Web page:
When Middleton summoned his entire bench onto the field in one fell swoop, you knew what he thought about things. He had the warning of what happened to France in Glasgow a few weeks earlier, when they paid for introducing all their reserves too soon. But now we had such gold-plated players as Cokayne, Scarratt and Packer to resolve the issue. And youngsters like El Perry, Sarah Beckett and Helena Rowland would really have to produce the goods.
The immediate result? A glorious try by Banet on the far right, on the end of another dazzling move. (10-23)
Surely this was France’s day. After six successive losses now they were mastering the stadium and the opposition.
Trémoulière dithered in deep defence and flung a wild pass out that hit grass. Who better to say thank you than Poppy Cleall who had another immense game? Harrison missed another conversion. (15-23)
On 72 minutes Ellie Kildunne showed her range of skills by riding a sequence of tackles to reappear on the far side and drive in behind the line for another remarkable try. Scarratt, now captain in Daley-Mclean’s place, decided she would convert. (22-23)
There now followed one of those protracted sequences of play that make rugby so edge-of-the-seat. England indulged in the last of their multi-phase shows. Fascinatingly they seemed quite unable to finish the job with a clean-cut move out wide. The play was marooned in or near France’s red zone, but their defence remained brave and obstinate.
The clock went red. The game went on. Finally England’s prayers were answered when Davidson judged that Agathe Sochat was preventing fair release as she lay trapped under a mass of bodies.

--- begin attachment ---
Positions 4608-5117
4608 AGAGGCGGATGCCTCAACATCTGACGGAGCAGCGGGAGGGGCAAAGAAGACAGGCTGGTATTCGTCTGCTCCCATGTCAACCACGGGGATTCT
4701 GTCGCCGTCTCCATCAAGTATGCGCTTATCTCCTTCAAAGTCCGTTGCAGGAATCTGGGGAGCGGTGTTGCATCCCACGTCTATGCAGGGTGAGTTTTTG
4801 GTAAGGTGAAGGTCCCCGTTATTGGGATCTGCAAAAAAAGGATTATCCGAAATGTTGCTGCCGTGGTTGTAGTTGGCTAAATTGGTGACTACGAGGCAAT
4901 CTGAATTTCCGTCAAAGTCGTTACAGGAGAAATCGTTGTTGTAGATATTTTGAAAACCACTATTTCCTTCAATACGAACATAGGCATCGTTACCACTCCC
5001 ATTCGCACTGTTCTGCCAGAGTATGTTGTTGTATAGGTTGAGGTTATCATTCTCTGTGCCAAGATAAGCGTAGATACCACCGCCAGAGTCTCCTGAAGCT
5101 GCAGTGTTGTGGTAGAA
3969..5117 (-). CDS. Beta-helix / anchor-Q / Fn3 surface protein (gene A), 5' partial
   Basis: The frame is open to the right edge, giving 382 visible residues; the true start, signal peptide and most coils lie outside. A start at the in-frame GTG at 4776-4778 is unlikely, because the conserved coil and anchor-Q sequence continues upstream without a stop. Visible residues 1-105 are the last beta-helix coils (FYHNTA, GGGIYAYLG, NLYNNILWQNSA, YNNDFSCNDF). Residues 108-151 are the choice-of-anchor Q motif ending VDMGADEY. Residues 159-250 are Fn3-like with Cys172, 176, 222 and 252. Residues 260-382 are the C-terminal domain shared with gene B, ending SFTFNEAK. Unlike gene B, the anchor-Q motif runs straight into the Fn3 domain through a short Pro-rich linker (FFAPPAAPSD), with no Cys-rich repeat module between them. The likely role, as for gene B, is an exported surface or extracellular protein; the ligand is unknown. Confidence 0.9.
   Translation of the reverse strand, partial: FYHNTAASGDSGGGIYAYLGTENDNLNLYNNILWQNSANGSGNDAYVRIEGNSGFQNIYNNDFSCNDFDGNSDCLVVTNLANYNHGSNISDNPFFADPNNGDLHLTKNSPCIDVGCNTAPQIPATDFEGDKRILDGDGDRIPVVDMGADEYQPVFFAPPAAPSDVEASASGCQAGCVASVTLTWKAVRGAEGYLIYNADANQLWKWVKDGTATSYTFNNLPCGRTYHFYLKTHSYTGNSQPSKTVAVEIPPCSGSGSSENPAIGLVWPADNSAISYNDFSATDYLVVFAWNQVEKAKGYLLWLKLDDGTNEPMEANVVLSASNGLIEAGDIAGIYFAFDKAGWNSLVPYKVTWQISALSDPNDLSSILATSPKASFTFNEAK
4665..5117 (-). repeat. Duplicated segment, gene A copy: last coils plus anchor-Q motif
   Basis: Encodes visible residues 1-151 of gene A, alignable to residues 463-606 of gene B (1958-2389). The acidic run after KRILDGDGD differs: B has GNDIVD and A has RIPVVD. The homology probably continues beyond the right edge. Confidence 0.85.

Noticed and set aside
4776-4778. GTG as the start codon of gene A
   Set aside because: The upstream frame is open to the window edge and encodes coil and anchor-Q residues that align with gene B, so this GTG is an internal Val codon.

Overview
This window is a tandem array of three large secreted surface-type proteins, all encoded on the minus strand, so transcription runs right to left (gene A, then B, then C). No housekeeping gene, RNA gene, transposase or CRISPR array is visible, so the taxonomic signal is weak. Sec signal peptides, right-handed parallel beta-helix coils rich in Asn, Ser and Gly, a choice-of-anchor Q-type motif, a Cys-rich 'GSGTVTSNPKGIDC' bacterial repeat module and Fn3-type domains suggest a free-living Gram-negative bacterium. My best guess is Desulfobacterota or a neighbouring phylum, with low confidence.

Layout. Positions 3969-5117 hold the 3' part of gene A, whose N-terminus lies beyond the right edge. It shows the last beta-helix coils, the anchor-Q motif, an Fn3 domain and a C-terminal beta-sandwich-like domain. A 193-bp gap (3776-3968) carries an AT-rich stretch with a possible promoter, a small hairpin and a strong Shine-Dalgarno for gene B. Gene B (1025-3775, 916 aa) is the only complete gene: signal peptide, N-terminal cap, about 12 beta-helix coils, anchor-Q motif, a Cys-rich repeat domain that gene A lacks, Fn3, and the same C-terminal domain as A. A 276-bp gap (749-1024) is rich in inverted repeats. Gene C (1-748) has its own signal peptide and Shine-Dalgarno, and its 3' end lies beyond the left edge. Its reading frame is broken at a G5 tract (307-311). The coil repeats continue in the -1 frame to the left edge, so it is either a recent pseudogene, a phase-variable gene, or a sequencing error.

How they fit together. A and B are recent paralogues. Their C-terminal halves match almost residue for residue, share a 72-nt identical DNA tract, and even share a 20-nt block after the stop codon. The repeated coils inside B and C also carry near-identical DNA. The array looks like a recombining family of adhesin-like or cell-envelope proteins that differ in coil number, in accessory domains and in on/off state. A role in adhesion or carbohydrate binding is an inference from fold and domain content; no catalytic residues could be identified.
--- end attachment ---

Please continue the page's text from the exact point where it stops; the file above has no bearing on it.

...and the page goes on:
Could Scarratt possibly miss from in front? No.
Referee: Hollie Davidson (SRU)
ARs: Sara Cox (RFU) and Nikki O’Donnell (RFU)
TMO: Claire Hodnett (RFU)
We wuz robbed?
This was the third time in eighteen months that England have scraped home by two points against the French.
The game took on extra significance – as if it needed it – since the World Cup pool draw had taken place in Auckland midweek, bringing the sides together yet again.
Never has a run of seven successive victories looked so unconvincing. France were reborn for this match; England laboured for long stretches. Their set-scrum came under huge pressure. The line-out fell some way short of 100% reliability. The familiar fluency of back-play was largely missing. The crucial decisions didn’t favour the visitors.
Middleton had deliberately thrown down the gauntlet to players who are widely considered to be the back-up force. In the end it needed the tried and trusted to ensure the tightest victory imaginable.
We now have the 2021 Six Nations to look forward to. Middleton may go on checking the wider squad, but he will want to look at different opponents for the pre-World Cup internationals planned for later. France, their pool opponents, really cannot figure. That leaves very few sides of sufficient quality to provide the challenge needed. Canada come to mind, but their union is not flushed with cash.